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What is the #1 marketing priority for you moving forward? 


Prospecting sucks.

Well, let me rephrase.

The way MOST people approach their prospecting sucks.

The truth is that finding prospects shouldn’t be that difficult.

Prospective buyers are out there to be found.

But they are too often overlooked because salespeople either lack the tools to find them, an efficient strategy to locate them, or a misunderstanding of the prospecting function.

In today’s post, I’m going to break down the most common pitfalls made by entrepreneurs and salespeople when it comes to prospecting AND how you can set yourself (or your team) up for success.

My company routinely runs surveys of small business owners to find out what’s new, interesting, or important to the audience we serve.

One question that makes its way into just about every survey we conduct is a form of the question:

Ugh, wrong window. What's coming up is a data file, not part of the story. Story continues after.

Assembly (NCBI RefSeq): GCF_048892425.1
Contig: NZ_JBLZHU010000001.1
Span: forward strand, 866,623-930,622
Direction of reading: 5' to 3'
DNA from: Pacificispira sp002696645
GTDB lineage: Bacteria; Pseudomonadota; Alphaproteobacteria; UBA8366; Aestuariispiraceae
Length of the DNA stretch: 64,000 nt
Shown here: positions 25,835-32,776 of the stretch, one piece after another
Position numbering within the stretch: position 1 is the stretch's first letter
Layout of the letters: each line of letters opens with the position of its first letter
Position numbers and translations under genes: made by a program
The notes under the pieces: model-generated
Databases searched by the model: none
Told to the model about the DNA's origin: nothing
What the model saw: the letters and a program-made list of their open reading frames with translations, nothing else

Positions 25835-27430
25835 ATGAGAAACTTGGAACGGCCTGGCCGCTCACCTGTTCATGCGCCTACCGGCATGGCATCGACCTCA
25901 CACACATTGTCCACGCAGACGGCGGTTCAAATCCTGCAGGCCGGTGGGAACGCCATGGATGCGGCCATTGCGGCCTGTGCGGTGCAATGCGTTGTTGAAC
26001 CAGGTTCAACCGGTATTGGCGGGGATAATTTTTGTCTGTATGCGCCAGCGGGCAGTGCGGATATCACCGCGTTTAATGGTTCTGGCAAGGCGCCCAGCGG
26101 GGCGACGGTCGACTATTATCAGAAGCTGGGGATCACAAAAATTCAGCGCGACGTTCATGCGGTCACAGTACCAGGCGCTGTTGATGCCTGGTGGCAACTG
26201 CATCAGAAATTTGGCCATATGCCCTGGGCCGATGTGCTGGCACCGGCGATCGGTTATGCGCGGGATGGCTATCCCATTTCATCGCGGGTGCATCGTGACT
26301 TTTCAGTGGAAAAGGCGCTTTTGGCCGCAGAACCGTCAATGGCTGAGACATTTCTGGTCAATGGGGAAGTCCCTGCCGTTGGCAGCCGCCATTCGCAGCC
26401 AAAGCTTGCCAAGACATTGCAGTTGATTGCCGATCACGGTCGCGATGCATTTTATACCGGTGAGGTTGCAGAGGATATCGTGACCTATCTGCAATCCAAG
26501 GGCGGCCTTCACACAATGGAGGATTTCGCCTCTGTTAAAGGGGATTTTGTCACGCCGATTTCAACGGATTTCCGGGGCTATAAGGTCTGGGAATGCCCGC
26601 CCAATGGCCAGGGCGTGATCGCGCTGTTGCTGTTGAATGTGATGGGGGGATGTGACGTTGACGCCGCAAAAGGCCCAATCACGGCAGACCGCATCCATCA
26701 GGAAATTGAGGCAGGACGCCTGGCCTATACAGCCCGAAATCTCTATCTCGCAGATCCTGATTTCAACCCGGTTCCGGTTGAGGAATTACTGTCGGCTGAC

What is the #1 marketing priority for you moving forward?

And every year without fail for the last few years, the top answer is always about ‘Finding more prospects.’

So where’s the disconnect?

Let’s start with a real basic flowchart of a sales funnel.


You can complicate or get more granular from there, but in general, that sums up the 3 stages of a sales opportunity.

A prospect in this workflow would be a prospective buyer. This doesn’t mean at this stage they are ready to buy now. This doesn’t mean that they’ve necessarily requested more information. It means that they fit the criteria that tell you they are similar to the types of people or clients you serve.

A lead would be someone that has shown interest. Maybe in your case, they booked a call. Or fill out a form on your site. Or sign up for your webinar, etc.

A client… well I think we both know what that means.

This is a sales funnel at its simplest.